DMCA Notice and Takedown Just won’t work for Content Moderation

A new argument for “reforming” content moderation law is replacing Section 230 of the Communications Decency Act with a Section 512 of the Digital Millennium Copyright Act (DMCA) notice and takedown for copyrighted material approach for all content moderation. In essence, the proposal would require platforms like Reddit or Yelp to takedown comments and reviews upon notice from the disparaged party — similar to the notice and take-down model for copyright.

Read more at Medium

Tech Giants Should Have The Freedom To Kick Conservatives Off Their Platforms

This month, conservative senators held a hearing on tech companies “stifling free speech.” Before the hearing, senators read the decision of a Trump-appointed judge in Freedom Watch v. Google — a recent case tackling accusations of bias.

In the case, Judge Trevor McFadden threw out a lawsuit filed by Freedom Watch and activist Laura Loomer against YouTube, Facebook, Apple, and Twitter. Freedom Watch demanded the court stop the platforms from demonetizing and age-rating their content.

Read more at Daily Caller

NetChoice Raises Concerns About Attacks on Platforms’ Ability to Remove Content

Today, NetChoice raised concerns about suggestions made by members of the US Senate Judiciary Subcommittee that government should prevent online platforms from removing content they find objectionable ahead of today’s hearing, “Stifling Free Speech: Technological Censorship and the Public Discourse”.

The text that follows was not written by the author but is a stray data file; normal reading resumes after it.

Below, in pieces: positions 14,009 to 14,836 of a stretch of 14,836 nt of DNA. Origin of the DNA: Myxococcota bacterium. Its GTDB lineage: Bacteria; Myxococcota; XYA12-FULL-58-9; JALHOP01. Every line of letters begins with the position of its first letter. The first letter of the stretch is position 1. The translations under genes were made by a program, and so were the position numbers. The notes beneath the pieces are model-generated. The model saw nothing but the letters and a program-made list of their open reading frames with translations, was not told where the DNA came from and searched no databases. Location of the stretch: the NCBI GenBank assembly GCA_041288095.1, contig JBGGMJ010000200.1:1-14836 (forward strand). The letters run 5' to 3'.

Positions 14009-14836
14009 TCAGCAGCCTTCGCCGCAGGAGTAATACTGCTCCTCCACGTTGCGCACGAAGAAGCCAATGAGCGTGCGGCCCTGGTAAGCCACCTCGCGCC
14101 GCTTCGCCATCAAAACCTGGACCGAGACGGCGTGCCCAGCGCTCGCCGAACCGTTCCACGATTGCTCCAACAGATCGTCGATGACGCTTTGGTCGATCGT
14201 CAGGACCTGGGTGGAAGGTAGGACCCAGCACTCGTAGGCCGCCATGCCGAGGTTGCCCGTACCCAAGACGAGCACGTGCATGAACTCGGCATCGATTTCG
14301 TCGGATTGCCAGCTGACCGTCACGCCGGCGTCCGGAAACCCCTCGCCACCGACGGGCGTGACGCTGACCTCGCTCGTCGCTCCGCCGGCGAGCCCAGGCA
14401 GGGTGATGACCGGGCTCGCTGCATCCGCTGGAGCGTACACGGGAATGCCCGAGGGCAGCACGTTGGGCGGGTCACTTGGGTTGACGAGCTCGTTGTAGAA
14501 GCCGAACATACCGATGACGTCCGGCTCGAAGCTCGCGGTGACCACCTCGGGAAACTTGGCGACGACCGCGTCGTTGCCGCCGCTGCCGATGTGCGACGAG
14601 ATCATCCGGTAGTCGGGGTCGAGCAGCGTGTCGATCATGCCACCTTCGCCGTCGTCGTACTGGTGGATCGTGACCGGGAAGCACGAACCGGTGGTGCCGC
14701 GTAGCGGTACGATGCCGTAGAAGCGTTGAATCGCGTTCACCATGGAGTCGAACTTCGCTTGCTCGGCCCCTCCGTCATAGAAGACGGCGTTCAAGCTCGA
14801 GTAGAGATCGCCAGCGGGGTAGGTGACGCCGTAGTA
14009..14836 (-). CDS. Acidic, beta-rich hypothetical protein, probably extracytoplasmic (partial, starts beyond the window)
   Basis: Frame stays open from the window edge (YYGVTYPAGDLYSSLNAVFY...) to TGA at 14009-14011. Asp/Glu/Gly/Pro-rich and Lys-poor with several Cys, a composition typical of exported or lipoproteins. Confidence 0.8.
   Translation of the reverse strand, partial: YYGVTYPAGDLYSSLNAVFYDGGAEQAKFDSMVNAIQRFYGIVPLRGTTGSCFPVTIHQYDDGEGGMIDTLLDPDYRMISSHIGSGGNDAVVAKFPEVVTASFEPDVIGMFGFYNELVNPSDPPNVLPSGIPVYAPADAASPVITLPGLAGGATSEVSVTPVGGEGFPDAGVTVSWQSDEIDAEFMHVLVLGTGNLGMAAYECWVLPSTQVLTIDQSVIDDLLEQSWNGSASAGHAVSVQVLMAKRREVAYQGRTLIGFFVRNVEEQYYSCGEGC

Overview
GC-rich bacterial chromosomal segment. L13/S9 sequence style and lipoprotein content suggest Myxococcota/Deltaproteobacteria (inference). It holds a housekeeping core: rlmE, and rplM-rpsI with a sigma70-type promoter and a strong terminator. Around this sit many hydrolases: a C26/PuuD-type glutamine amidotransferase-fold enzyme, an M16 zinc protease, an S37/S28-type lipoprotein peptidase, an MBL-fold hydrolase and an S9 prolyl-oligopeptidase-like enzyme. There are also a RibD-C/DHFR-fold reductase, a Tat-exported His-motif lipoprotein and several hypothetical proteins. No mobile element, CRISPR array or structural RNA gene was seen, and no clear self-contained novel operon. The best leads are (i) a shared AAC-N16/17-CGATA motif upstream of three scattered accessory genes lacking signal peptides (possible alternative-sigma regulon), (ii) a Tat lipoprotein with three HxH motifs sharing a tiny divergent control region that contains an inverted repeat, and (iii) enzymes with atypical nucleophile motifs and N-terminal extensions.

“If we prevent online platforms from removing objectionable content, we risk turning online platforms into 8-Chan,” said Carl Szabo, General Counsel for NetChoice. “Section 230 was specifically created to enable private platforms to remove offensive content.”

“Online platforms have bolstered conservative speech in public discourse, empowering modern conservative thought leaders such as Ben Shapiro, Jordan Peterson, and Blaire White,” continued Szabo.

“Sen. Cruz is a smart lawyer who surely wants online platforms to remove violent and hateful content, so he’s not really looking to apply the first amendment to private parties.” said Steve DelBianco, President of NetChoice. “Sen. Cruz just wants assurances that online platforms are not curtailing conservative speech. We look forward to today’s witnesses giving him those assurances.”

Politico Morning Tech - Senators Bullish on Robocall Bill

FIRST IN MT: TALK 230 TO ME — E-commerce trade group NetChoice is ramping up its defense of a law that shields companies like Google and Facebook from lawsuits over content on their platforms. The new initiative, called Protect Online Voices, is part of the right-leaning association’s effort to challenge critics who argue tech firms no longer deserve the broad immunity afforded by Section 230 of the Communications Decency Act. The campaign has debuted as a website with information about the law and statements from advocacy groups and lawmakers who back Section 230, including Democrats Sen. Ron Wyden (Ore.) and Rep. Ro Khanna (Calif). It will supplement lobbying that NetChoice and other groups already have underway on the Hill.

The internet industry is hustling to defend Section 230 after Congress passed a law last year making websites liable for facilitating sex trafficking. Both Democrats and Republicans have flirted with additional changes to the law to, for instance, make internet companies more accountable for online opioid sales or restrict them from censoring political speech. Carl Szabo, vice president and general counsel at NetChoice, argues that the law is what empowers companies to remove problematic material in the first place. “Before we consider doing anything to undermine that, I think it’s important for people to know what it is,” he said.